PORK CUTLETS (Kotlety) Serves 4

    1-1/2 lbs. pork chops, sliced
    dash Salt
    2 medium onions
    2-1/2 Tbsp. Flour
    2 eggs
    1/2 cup bread crumbs
    2-1/2 Tbsp. bacon drippings

    Slice the onions. Saute the onions in the heated bacon drippings.

    Remove the onions from the pan and hold until the meat is ready.

    Sprinkle the meat with salt and dip in the flour. Dip in the egg, then in the bread crumbs.

    Fry the pork in the hot drippings on both sides until golden. Add the onions and water to cover. Saute the meat and onion mixture over a low flame for an hour or until a light sauce forms.

    This plate is nice served with potatoes and sauerkraut.

    Note: Mr. Jasinski-Herbert writes, "I prefer bone-in pork chops, but any cut may be used. Likewise, the thickness is a matter of taste, but I like the medium cut, about 3/4-inch, as one usually finds them in the market.


    CHC member Wanda Bain has toured the the Mount Horeb Mustard Museum in Mount Horeb, Wisconsin, and waxes enthusiastic about "the hundreds of yellow and brown mustard brandsäthe history of the museum" and its curator. She also sent a copy of the Mustard Museum Newsletter (Januray 2003) which contained the following news snippet:

    There's Nothing Trivial About Mustard!
    It is indeed a rare moment when the Curator is left speechless but that is exactly what happened when he saw card #92 in the 20th Anniversary Edition of the game Trivial Pursuit. The question in the "GV" category (that's "Global View") reads, "What Great Lakes state's hamlet of Mount Horeb is home to the famed Mustard Museum?"

    No kidding! We are the subject of a question in Trivial Pursuit. Oh yes, the Mustard Museum has arrived.

    The January issue of the Mustard Museum Newsletter also contined the following recipe (which may be pushing the culinary envelope too far?):

    Butterscotch Mustard Fudge
    1-1/2 cups sugar
    1 stick (4 oz.) butter
    1 jar (7-1/2 oz.) Marshmallow Fluff
    5 oz (1 small can) evaporated milk
    1 bag (11 oz.) butterscotch chips
    1 jar (8 oz.) Slimm & Nunne Sweet Hot Mustard

    Combine first four ingredients in a saucepan over low heat until well blended. Bring to a boil over medium heat. Boil slowly, stirring constantly, for 5 to 10 minutes, until the mixture comes to the "soft ball" (240°F) stage. Remove from heat and stir in the butterscotch chips and Slimm & Nunne mustard, stirring well until the mixture is smooth and creamy. Turn into a buttered 9x9-inch pan and refrigerate. (Optional: you can insert pretzel sticks when the fudge is thick enough to support the sticks -- about 90 minutes after placing in the refrigerator.) Cut into squares and serve.

    The texture is a little softer than most commercial fudges but the taste is great! (Any suggestions for improving on it? Let us know.

    To let them know, and to subscribe to the newsletter:

    By Nancy Ross Ryan
    How long has it been since you discovered something new? In theory, every day should bring a discovery to our eyes and mind. In practice, daily routine dulls the edge of wonder. So how wonderful it is to discover a unique, intelligent, passionate -- as well as opiniated and challenging -- quarterly about food and wine:

    The Art of Eating quarterly by Edward Behr.

    And how curious that I had for so long been in the dark about a publication that Saveur magazine listed among its 100 favorite things for the year 2000, that The Gazette (Montreal) called: "The cult foodie magazine," that the Chef's Edition on National Public Radio dubbed, "One of the most respected publications in the food world." I have seen the light.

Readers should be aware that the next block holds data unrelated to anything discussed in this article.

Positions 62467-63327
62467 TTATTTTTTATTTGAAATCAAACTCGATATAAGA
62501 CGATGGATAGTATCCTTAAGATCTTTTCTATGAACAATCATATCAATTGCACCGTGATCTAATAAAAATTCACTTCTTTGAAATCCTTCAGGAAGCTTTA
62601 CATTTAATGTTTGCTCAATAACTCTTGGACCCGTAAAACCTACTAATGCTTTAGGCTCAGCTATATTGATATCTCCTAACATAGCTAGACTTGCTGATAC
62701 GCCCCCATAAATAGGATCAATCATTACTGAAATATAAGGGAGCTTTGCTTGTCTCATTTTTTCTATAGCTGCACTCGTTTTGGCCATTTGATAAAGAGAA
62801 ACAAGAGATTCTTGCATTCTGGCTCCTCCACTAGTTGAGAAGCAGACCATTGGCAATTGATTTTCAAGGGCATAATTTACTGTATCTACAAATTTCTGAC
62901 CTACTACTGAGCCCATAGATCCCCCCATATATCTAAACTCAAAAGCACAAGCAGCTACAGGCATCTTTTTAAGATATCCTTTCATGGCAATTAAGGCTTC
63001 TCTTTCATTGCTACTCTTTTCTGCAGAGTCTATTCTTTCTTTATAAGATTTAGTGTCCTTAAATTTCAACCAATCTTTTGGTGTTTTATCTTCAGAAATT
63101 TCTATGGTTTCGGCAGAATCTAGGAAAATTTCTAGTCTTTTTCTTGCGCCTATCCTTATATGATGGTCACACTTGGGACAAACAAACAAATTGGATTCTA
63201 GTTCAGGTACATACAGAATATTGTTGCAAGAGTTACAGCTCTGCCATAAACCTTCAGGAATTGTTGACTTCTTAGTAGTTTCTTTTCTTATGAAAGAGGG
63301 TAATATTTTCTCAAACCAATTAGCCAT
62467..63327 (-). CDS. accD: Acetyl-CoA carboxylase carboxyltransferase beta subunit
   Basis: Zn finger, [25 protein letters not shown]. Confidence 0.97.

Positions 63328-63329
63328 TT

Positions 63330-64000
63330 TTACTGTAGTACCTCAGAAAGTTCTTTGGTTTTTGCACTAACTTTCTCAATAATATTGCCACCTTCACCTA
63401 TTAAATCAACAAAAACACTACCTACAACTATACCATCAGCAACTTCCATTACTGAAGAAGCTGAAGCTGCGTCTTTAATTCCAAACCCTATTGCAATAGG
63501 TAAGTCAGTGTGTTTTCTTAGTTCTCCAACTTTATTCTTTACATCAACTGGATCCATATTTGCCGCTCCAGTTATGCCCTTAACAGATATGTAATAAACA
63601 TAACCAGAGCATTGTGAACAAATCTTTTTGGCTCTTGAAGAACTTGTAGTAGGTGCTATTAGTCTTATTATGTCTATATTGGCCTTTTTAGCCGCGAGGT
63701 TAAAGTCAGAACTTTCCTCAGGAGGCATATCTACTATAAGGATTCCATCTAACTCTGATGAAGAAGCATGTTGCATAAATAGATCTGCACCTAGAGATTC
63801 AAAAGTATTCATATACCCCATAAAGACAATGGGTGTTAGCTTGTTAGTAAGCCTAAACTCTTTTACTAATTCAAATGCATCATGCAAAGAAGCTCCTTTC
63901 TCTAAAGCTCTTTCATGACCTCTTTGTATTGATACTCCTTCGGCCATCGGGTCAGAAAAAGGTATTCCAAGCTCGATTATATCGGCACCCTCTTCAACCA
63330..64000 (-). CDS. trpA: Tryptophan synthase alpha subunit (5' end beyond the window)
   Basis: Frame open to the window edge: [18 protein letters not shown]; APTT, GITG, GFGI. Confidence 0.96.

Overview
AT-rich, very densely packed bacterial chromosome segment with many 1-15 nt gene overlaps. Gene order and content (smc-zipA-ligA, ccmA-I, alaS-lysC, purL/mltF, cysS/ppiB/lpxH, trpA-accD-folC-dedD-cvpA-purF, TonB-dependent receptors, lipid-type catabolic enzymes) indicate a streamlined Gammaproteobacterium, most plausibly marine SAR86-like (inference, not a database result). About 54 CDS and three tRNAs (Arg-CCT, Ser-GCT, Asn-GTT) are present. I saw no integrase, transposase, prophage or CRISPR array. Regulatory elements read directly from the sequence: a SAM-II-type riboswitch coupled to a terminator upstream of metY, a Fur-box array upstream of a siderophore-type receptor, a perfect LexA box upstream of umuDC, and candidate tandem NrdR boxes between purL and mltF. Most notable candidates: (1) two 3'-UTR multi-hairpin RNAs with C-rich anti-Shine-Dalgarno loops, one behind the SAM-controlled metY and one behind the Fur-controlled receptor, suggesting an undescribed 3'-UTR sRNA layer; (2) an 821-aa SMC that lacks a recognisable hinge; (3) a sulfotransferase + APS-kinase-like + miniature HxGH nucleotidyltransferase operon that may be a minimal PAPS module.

To quote from Edward Behr, The Art of Eating is about the best food and wine -- what they are, how they are produced, and where to find them (farms, markets, shops, and restaurants).

    Tradition. More often than not, the best food and wine are traditional, created when people had more time and when food was more central to happiness than it is today. I try to explain the logic of geography, techniques, and culture that make good food good -- that give the most character and the finest flavor.

    I visit passionate growers in America and Europe to understand why some raw materials are so much better than others. I seek the most accomplished artisans to understand their methods. Their best products, rare as many have become, still set the standards by which even mass-produced foods are judged.

    Besides superior foodstuffs, I also seek exceptional time-honored recipes, the products of generations of cooks. Not that everything old is good. The Art of Eating is also about the new when it's better.

    Simplicity. On the farm, in workshops, in the kitchen, what is treated least usually tastes best. Gentle, minimal treatment produces the clearest, fullest, flavor.

    The best olive oil is wholly unrefined. The best hams are patiently dry-cured. The most delicate fresh cheese is made with raw milk and hand-landled into molds, so the curd is broken as little as possible. The most flavorful honey is not only unheated but still in the cells of the comb, sealed by the bees under wax. The best vegetables are the very freshest, not stored at all but cooked as soon as possible after they are picked. Grapes for the finest wine are pressed, and the maker interferes as little as possible with the natural process after that.

    In the kitchen, too, the best dishes are generally simple. In the words of the great French critic Curnonsky: "Cooking! That's when things taste like what they are."

    A Sense of Place. The best food and wine have a sense of place that comes from soil, climate, tradition, and all the local influences that, as a group, exist nowhere else. Certain varieties of plants and breeds of animals evolved under local conditions. A few places, not only vineyards, are ideal for particular foods. Local foodstuffs combined with local culinary skills create the typical flavors of a place -- Edward Behr.

    For more invormation:
    fax: 1-802-592-3400.

    The Art of Eating
    Box 242, Peacham, VT 05862

  • Return to Winter 2003 Newsletter (page 1)